U.S. efforts to combat online infringement
In the U.S., a new, privately-implemented Copyright Alert System rolled out in February 2013. Under the CAS, users will be sent a maximum of six alerts. The first two will have an educational purpose, the two afterward would manifest acknowledgment, and the last two, called mitigation alerts, would actually lead to certain acts by the ISPs. Fortunately for the end user, the mentioned acts would not cause an internet deactivation, but only a temporary reduction of Internet speed and redirection to a landing page with educational information and a chance to review and respond to the notice.
Based on the Torrent Freak’s research on The Pirate Bay’s traffic from February 2012 to July 2013, the Copyright Alert System has not been effective in reducing file sharing. The statistic shows that the traffic has been increased for the 5 month period after the start functioning date of CAS.
Electronic Frontier Foundation raised a concern that CAS warnings will harm open wireless access in libraries and cafes because CAS process warns users to “ensure their wireless connection is password protected.” In addition, EFF argues the mitigation system will only bring a dose of needless interruption to everyday internet activity by slowing down internet speeds to 256kb/s for 48 hours based on mere allegations of copyright infringement.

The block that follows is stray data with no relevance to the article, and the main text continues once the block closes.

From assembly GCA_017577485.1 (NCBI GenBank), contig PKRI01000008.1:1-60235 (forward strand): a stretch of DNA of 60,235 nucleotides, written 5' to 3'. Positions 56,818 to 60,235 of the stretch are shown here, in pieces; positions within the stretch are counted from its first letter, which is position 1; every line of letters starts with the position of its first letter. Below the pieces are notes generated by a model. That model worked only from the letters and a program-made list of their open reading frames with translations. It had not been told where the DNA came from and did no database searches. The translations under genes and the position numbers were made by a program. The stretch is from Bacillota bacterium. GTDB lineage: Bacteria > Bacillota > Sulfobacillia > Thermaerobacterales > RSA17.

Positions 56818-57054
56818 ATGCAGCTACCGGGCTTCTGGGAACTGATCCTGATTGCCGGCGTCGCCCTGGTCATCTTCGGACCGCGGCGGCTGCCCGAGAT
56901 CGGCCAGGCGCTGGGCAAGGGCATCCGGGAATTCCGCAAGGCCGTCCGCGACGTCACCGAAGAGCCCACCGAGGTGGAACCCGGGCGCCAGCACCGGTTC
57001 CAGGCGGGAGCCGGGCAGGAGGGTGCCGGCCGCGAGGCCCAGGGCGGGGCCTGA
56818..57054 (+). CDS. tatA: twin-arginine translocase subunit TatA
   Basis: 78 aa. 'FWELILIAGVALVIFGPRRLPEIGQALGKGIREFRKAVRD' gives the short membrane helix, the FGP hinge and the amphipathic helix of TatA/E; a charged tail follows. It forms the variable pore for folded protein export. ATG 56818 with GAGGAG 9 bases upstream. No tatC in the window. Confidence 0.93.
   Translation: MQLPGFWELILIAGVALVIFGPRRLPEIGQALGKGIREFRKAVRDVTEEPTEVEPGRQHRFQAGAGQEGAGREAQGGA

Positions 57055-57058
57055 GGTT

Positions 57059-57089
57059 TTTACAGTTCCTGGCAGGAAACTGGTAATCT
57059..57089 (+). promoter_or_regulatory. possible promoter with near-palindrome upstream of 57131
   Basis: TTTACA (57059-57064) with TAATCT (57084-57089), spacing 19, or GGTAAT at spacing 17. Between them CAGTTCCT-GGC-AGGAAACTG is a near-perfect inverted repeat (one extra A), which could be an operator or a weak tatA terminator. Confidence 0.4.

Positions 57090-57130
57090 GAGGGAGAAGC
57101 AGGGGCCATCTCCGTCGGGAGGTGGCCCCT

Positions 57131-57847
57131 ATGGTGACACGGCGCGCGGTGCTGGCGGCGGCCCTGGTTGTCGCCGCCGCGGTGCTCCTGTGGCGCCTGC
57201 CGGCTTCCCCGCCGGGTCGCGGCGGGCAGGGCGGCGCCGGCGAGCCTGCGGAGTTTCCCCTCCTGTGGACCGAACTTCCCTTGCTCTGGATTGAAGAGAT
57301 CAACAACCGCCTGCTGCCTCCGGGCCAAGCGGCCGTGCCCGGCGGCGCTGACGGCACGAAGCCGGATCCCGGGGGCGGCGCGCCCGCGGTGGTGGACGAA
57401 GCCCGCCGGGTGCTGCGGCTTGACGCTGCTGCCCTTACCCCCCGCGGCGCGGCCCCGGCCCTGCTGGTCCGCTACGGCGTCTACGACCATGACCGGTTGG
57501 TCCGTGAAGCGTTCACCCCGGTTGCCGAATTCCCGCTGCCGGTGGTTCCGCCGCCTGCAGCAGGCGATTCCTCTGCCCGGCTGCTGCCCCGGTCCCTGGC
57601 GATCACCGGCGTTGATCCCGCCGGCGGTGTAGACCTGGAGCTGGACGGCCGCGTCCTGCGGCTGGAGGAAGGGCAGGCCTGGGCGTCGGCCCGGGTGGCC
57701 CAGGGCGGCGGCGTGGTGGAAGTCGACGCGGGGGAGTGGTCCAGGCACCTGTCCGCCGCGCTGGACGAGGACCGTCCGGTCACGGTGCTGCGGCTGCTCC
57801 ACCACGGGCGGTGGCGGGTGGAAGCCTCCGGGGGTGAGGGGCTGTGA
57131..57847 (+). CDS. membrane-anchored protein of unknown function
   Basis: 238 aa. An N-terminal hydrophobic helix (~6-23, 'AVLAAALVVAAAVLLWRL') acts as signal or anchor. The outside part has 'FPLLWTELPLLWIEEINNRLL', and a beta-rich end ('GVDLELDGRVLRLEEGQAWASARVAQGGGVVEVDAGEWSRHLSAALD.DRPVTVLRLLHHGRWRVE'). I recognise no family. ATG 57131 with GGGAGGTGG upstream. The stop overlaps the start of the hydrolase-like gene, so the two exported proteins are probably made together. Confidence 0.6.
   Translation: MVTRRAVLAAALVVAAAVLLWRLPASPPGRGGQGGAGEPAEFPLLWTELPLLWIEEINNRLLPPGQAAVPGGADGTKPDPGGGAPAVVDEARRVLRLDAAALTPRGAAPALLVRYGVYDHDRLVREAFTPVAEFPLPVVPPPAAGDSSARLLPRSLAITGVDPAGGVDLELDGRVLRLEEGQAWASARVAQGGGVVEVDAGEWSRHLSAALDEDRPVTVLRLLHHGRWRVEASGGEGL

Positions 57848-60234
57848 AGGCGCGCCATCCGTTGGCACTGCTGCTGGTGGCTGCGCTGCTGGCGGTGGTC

The Department of Commerce’s Internet Policy Task Force has recently issued a Green Paper on “Copyright Policy, Creativity, and Innovation in the Digital Economy” along with a call for comments, providing a much-needed forum for public input on copyright laws and enforcement systems that increasingly affect internet users and businesses. Dozens of trade groups, organizations, and individuals have already submitted comments.
Is the closure of file-sharing websites going to lead to actual benefits for the copyright owners?
In 2012, the file-sharing powerhouse Megaupload was raided by the FBI and its management arrested. FBI charged the members with engaging in a racketeering conspiracy, conspiring to commit copyright infringement, conspiring to commit money laundering, and two substantive counts of criminal copyright infringement.
However, a European study showed that the website’s closing would not have a positive outcome over the movie revenues. The study, conducted by researchers at Ludwig Maximilians University Munich and Copenhagen Business School, looked at weekly data from 10,272 movies in 50 countries. The study showed that box office revenues of a majority of movies did not increase. The researchers believe that: “This is due to social network effects, where online piracy acts as a mechanism to spread information about a good from consumers with low willingness to pay to consumers with high willingness to pay.”
On the other side, the Motion Picture of Association of America strongly disagreed with the provided European study, by claiming that the “hurt” would be associated with the picture revenues, but not with films that sustain exceptional and widespread popularity and have a potential of enormous sales. MPAA cited a study by Carnegie Mellon University researchers that found increased sales after Megaupload’s shutdown in countries where Megaupload was popular. The MPAA spokesperson stated that different researches using different methods may reach different results and dismissed the Munich and Copenhagen study as “total speculation.”
Meanwhile, Norway researchers have found that illegal downloads have fallen by more than 80 per cent in the past four years simply due to increase in legal alternatives. Thus, increased access to licensed content may prove to be as important in combating piracy as copyright enforcement measures.